What do you do when you’re wrongfully accused of carrying out the worst terrorist attack in human history? Nathan Bright has the misfortune of finding out firsthand in The Weatherman, a new Image Comics sci-fi action series by writer Jody LeHeup, artist Nathan Fox, and colorist Dave Stewart that follows the No. 1 weatherman on a terraformed Mars as he tries to survive the greatest manhunt the galaxy has ever seen. It’s a much more serious action story for LeHeup after last year’s irreverent Shirtless Bear-Fighter, and Fox and Stewart bring a heightened level of intensity and drama that makes Nathan Bright’s plight all the more harrowing.
“From an aesthetic standpoint, the inspiration comes from a lifetime of being an avid consumer of story and genre fiction in the form of comics, anime, film, television, etc., colliding with the creative energy I had after leaving the world of work-for-hire editing,” says LeHeup. “Sitting down to finally write my own stories it was like my brain had been let off a leash and The Weatherman just exploded out of me. Nathan’s art was a big inspiration for me as well and continues to be.
“For not really knowing each other until we started to talk about the book I honestly have to say that Jody is one of the most talented, funny, and imaginative storytellers I’ve ever had the honor of working with,” says Fox. “Between The Weatherman and his last book, the outstanding Shirtless Bear-Fighter, I think Jody can write just about anything. From an artist’s standpoint, Jody’s scripts are a dream. His world-building and character treatments and storytelling insights really elevate our collaboration. We share a lot of the same influences as well. We both love dark humor and we’re personally dedicated to to putting our all into this book and the larger questions it raises. He is one of the most exciting narrative partners and friends I’ve had the opportunity to work with and learn from to date.”
Fox is an extremely versatile artist that can transition seamlessly from rollicking action to intimate emotional moments, and the scope of his talent allows LeHeup to think big with his storytelling. “There’s a lot going on in The Weatherman,” says LeHeup. “We have gorgeous sci-fi space vistas, a rich world, different kinds of dynamic action, heartfelt moments, comedy, badass vehicles, larger-than-life characters…you name it. And no small amount of punk rock fury. It’s an intense, epic project so I knew that whoever came on as my partner would have to be able to absolutely crush all of those different storytelling and design facets as well as bring their own unique voice to the table. There was never any doubt in my mind that Nathan was the man for job. He was the first and only call I made and fortunately for everyone that loves comic art, he signed on. But not in my wildest dreams could I have known just how amazing his pages were going to be. It’s shocking how good Nathan’s work on The Weatherman is. It is without hyperbole some of the best comic book art I’ve ever seen and I cannot wait for folks to see it.”
This exclusive preview of The Weatherman #1, on sale June 13, showcases Fox and Stewart’s rich visuals, and whether they’re working with world-building, characterization, or action, this art team fills each panel with energy and personality. “For a lot of the visual development outside of the characters, we share a great many inspirations and had a good idea of what we wanted to show and say in The Weatherman (as well as what we did not want to show),” says Fox. “For instance, we knew we wanted to keep it relatable by keeping a lot of the physical mechanics of the world grounded in today’s world. Guns still fire bullets, cars still drive on wheels, no buildings or utilities are clean, etc. There is an air of tangible flaws that readers will identify with immediately which will help immerse them in the Weatherman world. A not-so-safe future for Nathan Bright to navigate while he’s on the run from all manner of characters that want to see him dead. It’s taken about two years to get there but once we nailed down Nathan Bright and Amanda Cross’ final character designs, their relationship and voice gave life to everything and the story was able to take on its own textures and atmosphere.”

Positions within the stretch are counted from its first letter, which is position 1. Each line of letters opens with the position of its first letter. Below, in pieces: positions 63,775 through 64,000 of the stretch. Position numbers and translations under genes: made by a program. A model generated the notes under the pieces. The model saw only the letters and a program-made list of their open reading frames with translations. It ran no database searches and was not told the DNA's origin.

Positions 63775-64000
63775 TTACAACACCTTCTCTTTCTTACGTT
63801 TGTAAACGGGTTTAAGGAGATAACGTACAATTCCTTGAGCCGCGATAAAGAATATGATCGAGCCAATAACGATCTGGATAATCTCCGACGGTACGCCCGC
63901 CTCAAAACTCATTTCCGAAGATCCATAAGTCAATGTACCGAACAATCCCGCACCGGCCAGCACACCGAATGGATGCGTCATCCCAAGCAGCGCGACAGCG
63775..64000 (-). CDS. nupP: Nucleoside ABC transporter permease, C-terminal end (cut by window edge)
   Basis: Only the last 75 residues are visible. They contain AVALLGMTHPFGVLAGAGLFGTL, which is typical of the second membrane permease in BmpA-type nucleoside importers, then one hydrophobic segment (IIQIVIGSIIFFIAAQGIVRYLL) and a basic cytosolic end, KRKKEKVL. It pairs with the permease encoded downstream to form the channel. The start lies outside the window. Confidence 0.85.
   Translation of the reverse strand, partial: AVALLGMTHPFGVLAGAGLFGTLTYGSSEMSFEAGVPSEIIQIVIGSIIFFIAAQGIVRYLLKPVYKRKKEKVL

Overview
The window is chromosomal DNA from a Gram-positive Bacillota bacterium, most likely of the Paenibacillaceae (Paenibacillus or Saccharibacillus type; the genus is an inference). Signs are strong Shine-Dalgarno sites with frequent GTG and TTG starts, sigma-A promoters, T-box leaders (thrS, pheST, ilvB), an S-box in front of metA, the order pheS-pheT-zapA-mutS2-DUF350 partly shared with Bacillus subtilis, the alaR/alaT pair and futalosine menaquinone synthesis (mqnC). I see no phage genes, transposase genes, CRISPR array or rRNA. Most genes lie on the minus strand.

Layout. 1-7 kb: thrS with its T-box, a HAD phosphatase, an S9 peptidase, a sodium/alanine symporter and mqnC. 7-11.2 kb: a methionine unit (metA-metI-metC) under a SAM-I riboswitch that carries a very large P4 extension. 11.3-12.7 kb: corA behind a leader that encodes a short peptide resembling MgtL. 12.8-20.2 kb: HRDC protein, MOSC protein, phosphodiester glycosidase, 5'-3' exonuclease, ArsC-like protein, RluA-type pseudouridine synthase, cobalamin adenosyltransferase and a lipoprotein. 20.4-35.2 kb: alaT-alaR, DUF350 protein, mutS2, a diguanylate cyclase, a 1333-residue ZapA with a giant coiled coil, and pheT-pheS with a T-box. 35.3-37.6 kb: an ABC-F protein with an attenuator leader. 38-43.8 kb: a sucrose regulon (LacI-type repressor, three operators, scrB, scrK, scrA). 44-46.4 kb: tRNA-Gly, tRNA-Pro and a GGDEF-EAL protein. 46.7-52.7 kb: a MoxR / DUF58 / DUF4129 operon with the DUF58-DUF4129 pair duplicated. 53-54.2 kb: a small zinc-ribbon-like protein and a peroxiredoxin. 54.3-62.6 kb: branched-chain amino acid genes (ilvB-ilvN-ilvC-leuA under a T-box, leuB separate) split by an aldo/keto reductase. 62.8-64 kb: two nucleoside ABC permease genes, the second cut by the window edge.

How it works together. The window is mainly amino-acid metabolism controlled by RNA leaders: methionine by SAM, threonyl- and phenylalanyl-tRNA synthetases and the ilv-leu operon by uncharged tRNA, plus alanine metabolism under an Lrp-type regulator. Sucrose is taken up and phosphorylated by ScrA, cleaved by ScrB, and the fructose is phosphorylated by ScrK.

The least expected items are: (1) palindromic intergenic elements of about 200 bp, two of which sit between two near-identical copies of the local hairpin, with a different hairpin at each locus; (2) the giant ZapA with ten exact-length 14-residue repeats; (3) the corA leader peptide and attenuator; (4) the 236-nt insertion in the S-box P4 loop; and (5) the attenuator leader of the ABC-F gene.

“My approach to action scenes is to make sure they move the story forward and earn their place within the narrative,” says Fox. “So in The Weatherman, action sequences are as much about character development and drama as they are about creating an exciting action sequence. If it’s not needed or doesn’t serve the story, it gets tossed out. That’s another thing I relish about Jody’s writing. His scripts are so solid and to the point. That synchronicity and the time we’ve spent in development is a really valuable part of the Weatherman visual production process. Aside from amazing visuals I want each battle to contribute something more than just kick-ass action. I want the audience to be wowed and entertained, yes, but I am also fully aware of the opportunity we have to contribute something more meaningful to the narrative at large.”
Thrilling action is a major aspect of this series, but it wouldn’t hit as hard if there wasn’t a strong emotional core to the story, which comes from humanity’s difficulty processing trauma and loss. “Too often we project our pain onto others in the form of anger which leads us to try to balance the scales,” says LeHeup. “Some people call it justice, some people call it revenge. But in the process of trying to get even we can do incredible damage. Which causes someone else to lash out in anger and the cycle goes on and on. It’s the story of us in many ways and the story of war, crime, hatred, even politics these days. That feedback loop is at the heart of The Weatherman. One of the many reasons our book is so relevant. It’s a book about the dangers of failing to see each other and if there’s hope for a brighter future.”